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I recently recovered a data-set my father (a biology professor) recorded at UC Berkeley in the 90s on Stickleback mating behaviors. He says the data was recorded using the "open-source BEAST event recorder software, on DOS, on a Compact computer." The files have names like R721F211.CPR. According to file, they are "ASCII text, with CRLF line terminators", and the contents look like (for example) this:

"right male, tank 2, 1st trial, 6-4-93, 255-325, precourtship"
TIME=          10 
30.00     20
 2084 -2089  2099 -2117  3905 -3908  3932 -3933  6890 -6904  7945 
-7947  11177 -11178  13193 -13197  15580 -15581  15664 -15665  0  0 
43.00     22
 1459 -1460  3561 -3562  4651 -4652  5661 -5662  5834 -5835  6779 
-6781  9162 -9163  9169 -9170  10795 -10796  11892 -11893  13052 -13054

What is the grammar for this file?

My dad and I looked at this and deduced the following:

  • the first line is a note describing the contents of the file, which my dad must have typed out;
  • we are not sure what the TIME= 10 means
  • we think the "20" in 30.00 20 means "event with ID 20" but we are not sure what the 30.00 means; likewise we think the 22 later means event "22" but we are not sure what the 43.00 means;
  • we think the items like 3932 -3933 are time intervals, as in, event with id 20 occurred from second 3,932 to second 3,933.

Dad says he recalls the software was open-source, accessible via an academic precursor to the modern Internet, ran on DOS, and was developed by a professor in Hawaii. This is all we know.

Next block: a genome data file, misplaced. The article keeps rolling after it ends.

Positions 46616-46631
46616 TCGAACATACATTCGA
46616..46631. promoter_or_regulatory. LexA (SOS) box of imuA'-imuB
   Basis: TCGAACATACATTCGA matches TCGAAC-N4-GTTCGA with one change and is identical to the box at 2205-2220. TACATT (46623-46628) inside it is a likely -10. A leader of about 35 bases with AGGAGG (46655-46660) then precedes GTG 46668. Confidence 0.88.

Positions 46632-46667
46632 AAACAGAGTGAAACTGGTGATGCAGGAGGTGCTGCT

Either the grammar for these files, or software with which to interpret these files, constitutes an answer to this question.

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BEAST Behavioral Events Acquisition and analysis SysTem by Windward Technology

BEAST grew out of a need for computerized event recording in Ethological research in Dr. George Losey's laboratory at the Dept. of Zoology and the Hawai'i Institute of Marine Biology at the University of Hawai'i. As it matured, more and more statistical analysis routines were added until it formed a complete analysis system for Windows PC's. It has now been revised to operate within Windows XP and more modern processors.

BEAST begins with continuous time event recording in which your computer keyboard becomes an event recorder. After acquiring data with the event recorder, data preparation routines allow you to create new logical combinations of events. Editors allow you to alter individual instances of any event and to create alphanumeric names for your events.

It's available via archive.org.

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